How To Keep Your Apartment Clean Even When You're Depressed

How To Keep Your Apartment Clean Even When You're Depressed

882f47704bc775a2c77865891ec952b8424146d0?auto=compress&w=240&h=240&fit=crop
Brittney Morgan
Sep 27, 2016
(Image credit: Viv Yapp)

If you live with clinical depression, you know that sometimes even just getting out of bed can be a struggle, let alone tackling household chores. Every little thing feels like the world's biggest hurdle, and sometimes you just feel nothing at all. And the whole "I'll do it later" thing wouldn't be such a problem if watching a mess pile up around your home didn't make you feel even worse. The more tasks that make their way onto your to-do list, the harder it is to get anything done, and it becomes one big messy, vicious cycle.

There are little ways to tackle your messy apartment, even when you're feeling down. Everyone handles their depression differently, so these tips aren't about getting yourself out of a down-swing, but rather to help you prevent messes from building up so your home can be the safe space you need without making you feel even more overwhelmed than you already are.

Start Small

Break up big tasks into smaller, more doable actions to get things done—just think about the difference between cleaning your entire bedroom and doing just one load of laundry. Don't set lofty cleaning goals for yourself—that will just stress you out more. Think of one thing you can do today, even if it doesn't feel like it will make a difference, and try your best to get it done. You might feel motivated to get more done afterward, or you might not—either way, it's okay. Try to do something small every day, and you'll notice that eventually, your apartment will feel less and less messy.

Do Dishes After You Use Them

Personally, the thing that overwhelms me most when my anxiety is at its worst is the inevitable dish pile-up in the sink. Conquering a mountain of plates and pans and forks feels impossible, and even just a glance at my sink makes me more upset. Much like breaking up bigger tasks into smaller actions, try to keep your sink under control by doing dishes after you use them whenever you can and not leaving anything in the sink overnight. If you can prevent the pile-up in the first place, you don't have to deal with conquering a dirty dish disaster later on.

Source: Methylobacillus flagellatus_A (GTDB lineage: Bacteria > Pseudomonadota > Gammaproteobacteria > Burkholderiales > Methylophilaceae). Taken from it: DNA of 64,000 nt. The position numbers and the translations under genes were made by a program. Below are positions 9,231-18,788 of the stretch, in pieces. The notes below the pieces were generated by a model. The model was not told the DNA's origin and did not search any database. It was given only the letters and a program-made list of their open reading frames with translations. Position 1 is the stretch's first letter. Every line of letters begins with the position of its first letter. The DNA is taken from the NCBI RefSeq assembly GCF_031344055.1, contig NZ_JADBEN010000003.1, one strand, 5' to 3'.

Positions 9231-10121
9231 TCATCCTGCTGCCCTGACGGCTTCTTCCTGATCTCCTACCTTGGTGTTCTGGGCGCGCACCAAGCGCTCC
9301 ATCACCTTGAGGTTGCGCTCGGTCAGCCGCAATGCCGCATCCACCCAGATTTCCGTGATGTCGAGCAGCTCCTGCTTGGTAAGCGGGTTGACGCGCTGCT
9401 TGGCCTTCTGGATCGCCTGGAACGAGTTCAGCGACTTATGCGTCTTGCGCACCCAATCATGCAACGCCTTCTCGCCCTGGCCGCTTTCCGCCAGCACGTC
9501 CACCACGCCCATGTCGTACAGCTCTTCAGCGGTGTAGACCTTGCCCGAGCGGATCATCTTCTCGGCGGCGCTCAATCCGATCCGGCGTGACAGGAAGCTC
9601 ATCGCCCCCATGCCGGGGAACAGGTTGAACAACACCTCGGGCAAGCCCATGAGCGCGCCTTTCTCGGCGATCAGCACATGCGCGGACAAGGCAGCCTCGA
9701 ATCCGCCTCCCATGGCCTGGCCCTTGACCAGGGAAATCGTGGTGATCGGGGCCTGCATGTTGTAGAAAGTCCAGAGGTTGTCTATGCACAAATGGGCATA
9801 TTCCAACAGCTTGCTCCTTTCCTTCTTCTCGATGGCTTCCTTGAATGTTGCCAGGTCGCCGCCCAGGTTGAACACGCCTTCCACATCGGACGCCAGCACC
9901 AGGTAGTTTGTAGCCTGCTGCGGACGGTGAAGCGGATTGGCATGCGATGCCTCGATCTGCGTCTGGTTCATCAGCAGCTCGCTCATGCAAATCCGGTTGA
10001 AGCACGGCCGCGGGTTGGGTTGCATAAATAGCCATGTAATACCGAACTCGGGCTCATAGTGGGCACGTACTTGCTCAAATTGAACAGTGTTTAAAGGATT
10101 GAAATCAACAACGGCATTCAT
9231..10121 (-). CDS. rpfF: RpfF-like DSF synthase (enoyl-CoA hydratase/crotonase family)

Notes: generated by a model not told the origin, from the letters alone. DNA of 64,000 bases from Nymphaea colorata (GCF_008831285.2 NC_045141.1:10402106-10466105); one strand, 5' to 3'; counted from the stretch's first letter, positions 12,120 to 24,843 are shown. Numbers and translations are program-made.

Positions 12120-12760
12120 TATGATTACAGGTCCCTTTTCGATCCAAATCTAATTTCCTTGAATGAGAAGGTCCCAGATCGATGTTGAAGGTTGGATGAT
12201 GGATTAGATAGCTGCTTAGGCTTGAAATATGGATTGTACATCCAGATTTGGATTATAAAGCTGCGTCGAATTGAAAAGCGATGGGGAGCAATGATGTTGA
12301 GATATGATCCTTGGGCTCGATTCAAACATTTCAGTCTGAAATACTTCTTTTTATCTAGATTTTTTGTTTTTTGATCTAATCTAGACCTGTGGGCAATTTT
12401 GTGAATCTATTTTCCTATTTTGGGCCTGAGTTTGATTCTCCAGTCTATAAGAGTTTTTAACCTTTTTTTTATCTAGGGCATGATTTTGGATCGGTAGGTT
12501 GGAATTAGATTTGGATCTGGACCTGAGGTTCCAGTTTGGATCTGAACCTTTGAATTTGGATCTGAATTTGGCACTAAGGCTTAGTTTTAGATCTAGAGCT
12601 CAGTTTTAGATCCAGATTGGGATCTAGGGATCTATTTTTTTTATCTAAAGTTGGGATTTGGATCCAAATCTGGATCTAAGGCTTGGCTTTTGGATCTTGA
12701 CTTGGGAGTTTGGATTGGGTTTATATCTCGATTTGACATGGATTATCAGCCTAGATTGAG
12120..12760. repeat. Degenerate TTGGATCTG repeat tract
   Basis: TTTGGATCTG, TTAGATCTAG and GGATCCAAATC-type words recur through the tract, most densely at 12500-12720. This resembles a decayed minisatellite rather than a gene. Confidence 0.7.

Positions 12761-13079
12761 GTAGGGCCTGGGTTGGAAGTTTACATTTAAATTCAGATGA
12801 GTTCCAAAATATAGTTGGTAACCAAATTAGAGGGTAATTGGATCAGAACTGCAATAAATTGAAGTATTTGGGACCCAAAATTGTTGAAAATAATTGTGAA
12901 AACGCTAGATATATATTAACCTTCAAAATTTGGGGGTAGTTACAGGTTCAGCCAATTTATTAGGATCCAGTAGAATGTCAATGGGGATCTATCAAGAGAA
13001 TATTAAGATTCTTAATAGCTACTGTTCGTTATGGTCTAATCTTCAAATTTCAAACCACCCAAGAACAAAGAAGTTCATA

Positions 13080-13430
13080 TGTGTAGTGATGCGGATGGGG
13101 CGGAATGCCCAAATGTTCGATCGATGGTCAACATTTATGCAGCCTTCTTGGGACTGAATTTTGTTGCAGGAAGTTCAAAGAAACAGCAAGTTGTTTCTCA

Move Your Hamper

One thing that can make your room look way messier than it actually is—and can become overwhelming faster than you might realize—is having clothes on the floor. Rather than leaving laundry out after you wear something, put a laundry basket or hamper in an easily accessible spot so you can toss your things into it instead. If you hide your hamper away under your bed or in your closet, you'll probably be more likely to leave things out, so choose a spot that doesn't require effort to get to. The easier it is to incorporate into your routine, the better.

Enlist Friends

If you have a roommate you're close with or a friend that lives nearby, ask for help if you feel comfortable. Admitting that you need help isn't easy, but sometimes even just having company there can help you take on the tasks you feel like you can't do. That mountain of dishes is a little bit easier to conquer when you have a friend by your side to dry them (I know it helps me when my roommate and I team up). Your friends don't have to clean unless you're comfortable with it and they want to, but having someone you love there to chat with you while you pick up a little might just make a big impact.

The important thing to remember is that you don't have to do everything all at once. When you're dealing with depression, it's hard to see anything but the scary big picture. Take things slowly, and do what feels right for you.

Resources

If you or someone you love is dealing with depression and needs help, here are some help lines you can call:

Created with Sketch.